I made a classic ”hiring” mistake in choosing to take a class with this guy.

Decent hiring managers and recruiters look beyond the awards, accomplishments and years of experience of a candidate. They are able to assess whether you have the potential to produce the value they are looking for in a job. If you look at it from their perspective, they don’t care that you took relevant courses, have a decent GPA and earned a few academic excellence awards – they care that those are proof of the value you are capable of producing. So what does that mean for you?

When writing your resume, LinkedIn profile and cover letters, make sure you focus on how your experiences prove that you can generate value for the company. Use the 4S Test to ensure that you are using your experience to clearly articulate how you will produce value.

With the proliferation of technologies like TripAdvisor, Twitter, or Digg, consumers are able to use access to others’ experiences to rate the value of what they are getting.

On Twitter, if you find a Twitter user who produces valuable information, you will follow him or her. If you don’t see value, you won’t follow them. On Trip Advisor, travelers rate their experience at various resorts and hotels. It doesn’t matter how well the hotel advertises and markets their hotel – if TripAdvisor says that the hotel was terrible, travelers will not go there.

The point is, don’t rely solely on your job experiences, course work and awards to prove that you will do well in a potential job. You really need to exhibit value to the employer for them to hire you.

Here are some ways you can prove your value to potential employers:

  1. Create a professional blog or twitter handle (see Module 3 for how to create a professional blog that will market you professionally). By posting innovative ideas and thoughts, you can show your prospective employer that you are a good problem solver and innovative thinker.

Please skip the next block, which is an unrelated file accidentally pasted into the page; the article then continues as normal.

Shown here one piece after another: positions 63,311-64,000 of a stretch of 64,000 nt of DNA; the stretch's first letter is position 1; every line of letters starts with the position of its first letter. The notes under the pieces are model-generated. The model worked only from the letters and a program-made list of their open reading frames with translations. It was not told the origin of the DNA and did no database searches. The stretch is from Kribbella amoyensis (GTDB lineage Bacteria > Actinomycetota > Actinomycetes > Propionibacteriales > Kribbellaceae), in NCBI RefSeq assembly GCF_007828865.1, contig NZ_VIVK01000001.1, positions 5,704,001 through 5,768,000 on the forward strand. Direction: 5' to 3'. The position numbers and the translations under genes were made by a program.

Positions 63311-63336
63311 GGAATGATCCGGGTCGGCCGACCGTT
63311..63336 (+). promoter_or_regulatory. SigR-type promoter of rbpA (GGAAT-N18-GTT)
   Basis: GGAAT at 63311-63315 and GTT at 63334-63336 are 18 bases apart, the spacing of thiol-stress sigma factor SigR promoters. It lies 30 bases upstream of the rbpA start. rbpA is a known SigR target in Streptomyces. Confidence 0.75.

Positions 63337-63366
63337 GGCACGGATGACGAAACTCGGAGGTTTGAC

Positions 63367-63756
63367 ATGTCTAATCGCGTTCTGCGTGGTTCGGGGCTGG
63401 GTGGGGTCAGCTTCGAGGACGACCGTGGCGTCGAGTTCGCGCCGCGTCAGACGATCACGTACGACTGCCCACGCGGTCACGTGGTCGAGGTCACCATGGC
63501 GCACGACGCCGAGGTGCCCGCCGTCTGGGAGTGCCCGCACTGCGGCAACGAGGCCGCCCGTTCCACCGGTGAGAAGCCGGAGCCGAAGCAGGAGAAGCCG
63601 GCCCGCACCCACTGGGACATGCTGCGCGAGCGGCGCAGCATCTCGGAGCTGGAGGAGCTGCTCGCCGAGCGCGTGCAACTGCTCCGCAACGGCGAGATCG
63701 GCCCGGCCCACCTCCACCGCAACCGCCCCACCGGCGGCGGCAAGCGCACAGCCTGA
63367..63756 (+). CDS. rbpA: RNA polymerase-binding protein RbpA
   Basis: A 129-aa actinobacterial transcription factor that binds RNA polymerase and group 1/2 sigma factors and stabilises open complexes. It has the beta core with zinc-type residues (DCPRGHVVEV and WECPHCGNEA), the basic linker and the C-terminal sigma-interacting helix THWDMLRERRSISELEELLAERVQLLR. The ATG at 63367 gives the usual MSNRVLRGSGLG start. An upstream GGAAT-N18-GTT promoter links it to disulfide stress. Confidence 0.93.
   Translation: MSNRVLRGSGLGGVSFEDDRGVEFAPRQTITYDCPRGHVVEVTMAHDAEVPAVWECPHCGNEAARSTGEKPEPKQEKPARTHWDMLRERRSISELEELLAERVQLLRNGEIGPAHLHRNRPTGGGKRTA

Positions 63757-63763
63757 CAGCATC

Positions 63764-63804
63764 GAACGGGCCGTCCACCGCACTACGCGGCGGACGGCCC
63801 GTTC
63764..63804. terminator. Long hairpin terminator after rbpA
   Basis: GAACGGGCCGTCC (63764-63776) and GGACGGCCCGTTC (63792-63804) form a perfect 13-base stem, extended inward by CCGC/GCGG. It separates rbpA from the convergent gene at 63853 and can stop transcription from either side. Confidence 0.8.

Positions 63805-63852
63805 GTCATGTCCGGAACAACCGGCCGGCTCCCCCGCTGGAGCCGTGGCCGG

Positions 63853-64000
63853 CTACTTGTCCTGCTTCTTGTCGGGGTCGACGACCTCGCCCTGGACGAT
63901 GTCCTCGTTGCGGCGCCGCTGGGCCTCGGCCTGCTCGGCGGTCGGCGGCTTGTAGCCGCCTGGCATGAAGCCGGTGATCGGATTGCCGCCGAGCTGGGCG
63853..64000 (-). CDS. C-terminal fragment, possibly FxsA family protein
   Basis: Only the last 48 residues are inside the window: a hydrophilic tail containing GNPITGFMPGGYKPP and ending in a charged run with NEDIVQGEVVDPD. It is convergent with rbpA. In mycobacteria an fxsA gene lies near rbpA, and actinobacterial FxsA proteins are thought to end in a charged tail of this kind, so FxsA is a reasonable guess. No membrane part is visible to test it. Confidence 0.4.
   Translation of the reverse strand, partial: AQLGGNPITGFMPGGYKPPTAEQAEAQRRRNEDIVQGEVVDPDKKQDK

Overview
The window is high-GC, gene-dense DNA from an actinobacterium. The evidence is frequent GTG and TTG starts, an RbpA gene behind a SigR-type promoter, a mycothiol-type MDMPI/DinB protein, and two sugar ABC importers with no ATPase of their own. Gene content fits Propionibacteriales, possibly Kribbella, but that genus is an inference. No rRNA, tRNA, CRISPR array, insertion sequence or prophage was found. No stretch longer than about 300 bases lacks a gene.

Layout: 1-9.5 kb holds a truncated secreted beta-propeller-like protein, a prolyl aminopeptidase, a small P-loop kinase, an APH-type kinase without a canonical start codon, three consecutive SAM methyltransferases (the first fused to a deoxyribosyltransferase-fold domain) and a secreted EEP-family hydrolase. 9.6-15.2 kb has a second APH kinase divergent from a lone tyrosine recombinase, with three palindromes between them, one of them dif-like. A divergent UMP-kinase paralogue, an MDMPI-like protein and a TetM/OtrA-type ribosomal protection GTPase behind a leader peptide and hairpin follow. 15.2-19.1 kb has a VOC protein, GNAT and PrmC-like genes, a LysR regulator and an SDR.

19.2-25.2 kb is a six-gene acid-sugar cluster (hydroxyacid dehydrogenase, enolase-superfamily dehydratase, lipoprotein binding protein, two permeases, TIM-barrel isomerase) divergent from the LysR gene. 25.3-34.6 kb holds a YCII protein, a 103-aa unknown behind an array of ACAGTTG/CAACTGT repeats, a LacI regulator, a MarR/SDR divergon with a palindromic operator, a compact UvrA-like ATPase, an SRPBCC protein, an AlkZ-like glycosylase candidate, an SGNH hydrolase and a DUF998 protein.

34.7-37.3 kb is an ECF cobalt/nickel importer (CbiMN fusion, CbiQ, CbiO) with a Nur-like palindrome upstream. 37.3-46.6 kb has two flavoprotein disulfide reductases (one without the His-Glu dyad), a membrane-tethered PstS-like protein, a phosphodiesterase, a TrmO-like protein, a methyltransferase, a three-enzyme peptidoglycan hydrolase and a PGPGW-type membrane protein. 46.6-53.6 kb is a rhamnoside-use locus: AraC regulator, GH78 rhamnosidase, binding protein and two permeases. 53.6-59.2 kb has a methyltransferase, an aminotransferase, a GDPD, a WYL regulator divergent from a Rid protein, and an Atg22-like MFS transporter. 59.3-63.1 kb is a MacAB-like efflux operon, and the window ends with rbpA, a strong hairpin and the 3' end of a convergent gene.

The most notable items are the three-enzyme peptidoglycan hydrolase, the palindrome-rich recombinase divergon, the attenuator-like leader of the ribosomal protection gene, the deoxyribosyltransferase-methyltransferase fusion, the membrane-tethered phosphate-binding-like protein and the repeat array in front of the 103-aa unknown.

2. Offer to do a quick project for them for free. For example, if you are a graphics artist, programmer or columnist, offer to produce a small piece of work for free to solve one of their problems. Not only will this increase your chances to prove that you can produce value, but it will also allow for further understanding of the company’s current situation. If you know what problems the company is dealing with, it opens the dialogue for future opportunities for you to help.
  3. Guest lecture at your old high school or mentor students in your field of study. If you have multiple guest lectures, it means that your high school found value in your speech. If you have multiple mentees, it means you are producing value to those students. It further proves that you are valuable to others.

Bottom line – don’t just throw around experience – satisfy their qualms by really proving to them that you will be a value producing employee.


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Prepare a Career Roadmap

Career roadmap signDeveloping a career roadmap for yourself is probably the most important introspective exercise that you could go through while preparing yourself for the job application process. It helps shape what you want and explains why you want it. It creates a story that is compelling and convincing. It shows that you have meticulously planned your life and that your success at this next job fits perfectly with your plan for your future.

If you can convince yourself and your prospective employer that this job is exactly what you want, your prospective employer will feel much more confident that you are going to work extremely hard and diligently to achieve your goals – which is inherently, in your employers best interest (see symbiotic relationship between you and your employer).

So where do you start? This exercise should take approximately 45 – 60 minutes. Start with a clean sheet of paper, a pencil and a room with no cell phones, computers, people or TV to distract you. If music makes you creative and productive like it does for me, turn it up to 11. Then do the following to create your career roadmap:


  1. Place the paper down on the table in landscape format.